Coming up tonight, the Aussie will be in focus with two key economic releases coming out at the same time.
Now with the RBA rate decision behind us, which led to a relatively muted response in the markets, market attention is turning to retail sales and the balance of trade. The latter is turning into a bit of a trendsetter, which isn’t surprising since just under 40% of Australia’s economy is tied up in trade.
Schedule and Expectations
We could see some extra volatility this time around with all the data coming out together at 01:30 on Thursday morning CET (or 19:30 on Wednesday evening EST). Both the retail sales and trade balance are important for the markets for different reasons.
Expectations are for retail sales to move back into positive territory at +0.10%. This is compared to the first drop in five months recorded previously at -0.40%, marking a surprise to the downside from expectations.
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We can expect the trade balance to be unusually high at AUD3.00B. But, this will be a step back from the record of AUD3.68 in December. The trade balance has had a habit lately of substantially outperforming analyst expectations.
We should also not forget that the prior months are often revised on both of these data series. So, we could get some market moves even if the data is bang in line with expectations.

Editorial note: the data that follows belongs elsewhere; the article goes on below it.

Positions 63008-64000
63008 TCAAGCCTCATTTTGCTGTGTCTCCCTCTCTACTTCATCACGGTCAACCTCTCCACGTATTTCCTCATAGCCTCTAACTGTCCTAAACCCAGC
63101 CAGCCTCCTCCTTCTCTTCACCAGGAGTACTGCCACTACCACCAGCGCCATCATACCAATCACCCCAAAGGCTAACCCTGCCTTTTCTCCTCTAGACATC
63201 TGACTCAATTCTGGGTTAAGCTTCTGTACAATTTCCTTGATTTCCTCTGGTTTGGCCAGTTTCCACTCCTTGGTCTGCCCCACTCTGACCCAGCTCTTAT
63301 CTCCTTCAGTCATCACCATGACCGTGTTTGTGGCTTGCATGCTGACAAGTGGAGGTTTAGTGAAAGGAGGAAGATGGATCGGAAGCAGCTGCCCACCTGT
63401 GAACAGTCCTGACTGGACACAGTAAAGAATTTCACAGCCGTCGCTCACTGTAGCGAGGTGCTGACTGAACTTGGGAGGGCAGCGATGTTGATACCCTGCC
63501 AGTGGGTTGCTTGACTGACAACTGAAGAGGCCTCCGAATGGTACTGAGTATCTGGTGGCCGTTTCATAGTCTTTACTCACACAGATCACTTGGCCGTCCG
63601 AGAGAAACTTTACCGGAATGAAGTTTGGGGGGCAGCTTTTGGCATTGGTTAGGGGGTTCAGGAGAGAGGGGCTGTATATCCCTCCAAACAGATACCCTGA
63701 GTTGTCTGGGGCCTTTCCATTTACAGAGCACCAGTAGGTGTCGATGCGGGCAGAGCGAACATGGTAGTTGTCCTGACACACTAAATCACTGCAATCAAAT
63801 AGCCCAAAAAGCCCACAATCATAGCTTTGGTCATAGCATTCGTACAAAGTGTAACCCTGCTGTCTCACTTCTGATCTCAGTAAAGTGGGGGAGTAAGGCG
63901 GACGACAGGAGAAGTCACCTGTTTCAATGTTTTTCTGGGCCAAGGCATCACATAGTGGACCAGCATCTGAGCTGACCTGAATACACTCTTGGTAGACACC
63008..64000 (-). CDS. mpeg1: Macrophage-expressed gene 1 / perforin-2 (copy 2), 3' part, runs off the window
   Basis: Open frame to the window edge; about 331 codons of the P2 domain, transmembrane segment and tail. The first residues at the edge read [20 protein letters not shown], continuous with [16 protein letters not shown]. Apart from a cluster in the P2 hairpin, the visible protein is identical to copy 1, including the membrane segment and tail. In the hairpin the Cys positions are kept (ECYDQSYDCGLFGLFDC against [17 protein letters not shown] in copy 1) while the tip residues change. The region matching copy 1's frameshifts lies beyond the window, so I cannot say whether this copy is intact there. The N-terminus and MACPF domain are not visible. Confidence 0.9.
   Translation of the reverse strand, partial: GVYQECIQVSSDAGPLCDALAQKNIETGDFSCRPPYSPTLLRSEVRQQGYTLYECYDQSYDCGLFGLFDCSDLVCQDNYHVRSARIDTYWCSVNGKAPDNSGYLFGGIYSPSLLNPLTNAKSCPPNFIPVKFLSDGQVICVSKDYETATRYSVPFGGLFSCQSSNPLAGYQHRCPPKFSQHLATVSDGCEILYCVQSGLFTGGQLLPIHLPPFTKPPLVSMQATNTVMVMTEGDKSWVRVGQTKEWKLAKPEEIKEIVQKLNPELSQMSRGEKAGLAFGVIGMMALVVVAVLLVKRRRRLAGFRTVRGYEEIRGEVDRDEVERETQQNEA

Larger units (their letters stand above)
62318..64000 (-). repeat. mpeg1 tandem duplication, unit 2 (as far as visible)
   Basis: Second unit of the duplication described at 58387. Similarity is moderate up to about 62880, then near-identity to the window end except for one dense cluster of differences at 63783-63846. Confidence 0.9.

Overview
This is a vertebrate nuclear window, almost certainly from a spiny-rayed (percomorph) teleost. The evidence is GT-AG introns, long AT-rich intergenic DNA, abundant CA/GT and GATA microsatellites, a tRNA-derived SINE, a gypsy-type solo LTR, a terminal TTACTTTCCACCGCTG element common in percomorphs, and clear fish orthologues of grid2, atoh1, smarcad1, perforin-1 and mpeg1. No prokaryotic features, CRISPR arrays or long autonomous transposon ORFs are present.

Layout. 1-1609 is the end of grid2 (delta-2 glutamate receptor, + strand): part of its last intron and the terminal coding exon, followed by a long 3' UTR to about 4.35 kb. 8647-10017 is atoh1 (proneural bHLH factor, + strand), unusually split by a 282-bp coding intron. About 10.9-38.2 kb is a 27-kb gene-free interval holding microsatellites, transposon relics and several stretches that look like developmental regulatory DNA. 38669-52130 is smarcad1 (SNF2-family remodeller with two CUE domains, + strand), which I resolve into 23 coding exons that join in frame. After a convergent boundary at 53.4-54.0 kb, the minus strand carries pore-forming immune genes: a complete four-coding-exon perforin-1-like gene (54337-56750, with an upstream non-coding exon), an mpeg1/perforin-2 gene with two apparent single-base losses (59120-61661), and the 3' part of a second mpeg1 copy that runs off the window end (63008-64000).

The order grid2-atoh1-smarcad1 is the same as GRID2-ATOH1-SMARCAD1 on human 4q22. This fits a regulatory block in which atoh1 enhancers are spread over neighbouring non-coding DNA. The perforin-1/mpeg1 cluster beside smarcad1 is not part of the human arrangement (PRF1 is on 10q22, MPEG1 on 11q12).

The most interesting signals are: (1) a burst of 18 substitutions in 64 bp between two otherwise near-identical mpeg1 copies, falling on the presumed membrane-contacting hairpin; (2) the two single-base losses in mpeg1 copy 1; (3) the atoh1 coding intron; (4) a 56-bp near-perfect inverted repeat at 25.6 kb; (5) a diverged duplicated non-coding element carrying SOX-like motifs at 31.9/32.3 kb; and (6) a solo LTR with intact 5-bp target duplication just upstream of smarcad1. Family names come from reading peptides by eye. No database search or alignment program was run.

Exactly which data bit is likely to move the market is hard to say, because they have different impacts on the currency.
Retail sales are important as a gauge of the health of the economy and inflationary expectation. And this is important in figuring out future monetary policy. As such, the retail sales data could be more useful for insight into market behavior in the future.
The trade balance, on the other hand, is determinant for the value of the currency in relation to others. This is because cash flows are necessary to pay for good exports, so it’s a better measure of the immediate situation. And, given this is data for January, it is a bit delayed.
The trade balance, especially the import component is directly related to retail sales since a substantial amount of Australian spending is on imported goods.
Australian Trade Balance Situation
Commodities are the key export for Australia and are the drivers of the balance. Last Friday we found out that the Commodities index increased by a further 4.8%. It’s now where it was in early 2013, marking one of the highest jumps in recent months.
One of the driving factors is the increase in prices for Australia’s main export: iron ore. As we mentioned previously, at the end of January, iron ore prices jumped following an accident in a major processing facility run by Brazil’s Vale. This led to the company suspending production for an extended period of time. Since then, ore prices subsided a bit. But they remain high at $86.51/ton compared to the $61.30 registered in late November at the beginning of the rising cycle.
The pattern for several months so far has been that exports grew faster than imports. But last month had an exception due to a surprise 6% drop in imports, led primarily by consumer goods. One could interpret this a warning sign for the internal Australian market, even though exports continue to rise healthily.